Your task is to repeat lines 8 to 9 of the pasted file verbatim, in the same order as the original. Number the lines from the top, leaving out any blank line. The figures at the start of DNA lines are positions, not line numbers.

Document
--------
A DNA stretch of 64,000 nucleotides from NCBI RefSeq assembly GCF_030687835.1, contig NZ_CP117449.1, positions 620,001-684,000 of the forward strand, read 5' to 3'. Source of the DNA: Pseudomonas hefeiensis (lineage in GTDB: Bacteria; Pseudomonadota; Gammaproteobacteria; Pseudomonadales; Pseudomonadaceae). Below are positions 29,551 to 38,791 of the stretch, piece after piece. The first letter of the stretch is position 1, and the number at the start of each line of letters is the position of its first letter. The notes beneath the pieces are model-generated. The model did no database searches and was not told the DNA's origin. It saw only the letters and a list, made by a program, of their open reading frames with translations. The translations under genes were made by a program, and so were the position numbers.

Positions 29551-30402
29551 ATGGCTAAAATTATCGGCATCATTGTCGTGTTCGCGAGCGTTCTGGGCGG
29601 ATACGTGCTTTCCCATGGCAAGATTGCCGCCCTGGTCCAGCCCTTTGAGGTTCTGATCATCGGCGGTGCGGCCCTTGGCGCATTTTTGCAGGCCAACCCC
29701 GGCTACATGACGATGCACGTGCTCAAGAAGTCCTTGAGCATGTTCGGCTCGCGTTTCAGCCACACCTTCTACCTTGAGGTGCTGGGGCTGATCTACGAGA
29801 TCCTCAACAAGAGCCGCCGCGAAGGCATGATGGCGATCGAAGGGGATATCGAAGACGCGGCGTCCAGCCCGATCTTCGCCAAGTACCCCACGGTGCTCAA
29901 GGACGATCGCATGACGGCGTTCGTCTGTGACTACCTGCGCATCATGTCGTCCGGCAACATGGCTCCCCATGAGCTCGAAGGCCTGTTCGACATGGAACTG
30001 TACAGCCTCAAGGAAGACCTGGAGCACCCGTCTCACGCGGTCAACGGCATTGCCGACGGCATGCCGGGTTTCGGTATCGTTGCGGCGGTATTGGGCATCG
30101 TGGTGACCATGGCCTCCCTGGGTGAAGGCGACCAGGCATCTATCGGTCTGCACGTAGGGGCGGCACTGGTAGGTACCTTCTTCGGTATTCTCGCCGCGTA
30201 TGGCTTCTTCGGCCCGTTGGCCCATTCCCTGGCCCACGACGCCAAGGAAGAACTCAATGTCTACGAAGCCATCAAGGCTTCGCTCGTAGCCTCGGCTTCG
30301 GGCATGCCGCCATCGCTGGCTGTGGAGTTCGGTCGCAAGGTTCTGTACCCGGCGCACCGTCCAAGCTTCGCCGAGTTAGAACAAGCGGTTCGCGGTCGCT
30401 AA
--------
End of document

30001 TACAGCCTCAAGGAAGACCTGGAGCACCCGTCTCACGCGGTCAACGGCATTGCCGACGGCATGCCGGGTTTCGGTATCGTTGCGGCGGTATTGGGCATCG
30101 TGGTGACCATGGCCTCCCTGGGTGAAGGCGACCAGGCATCTATCGGTCTGCACGTAGGGGCGGCACTGGTAGGTACCTTCTTCGGTATTCTCGCCGCGTA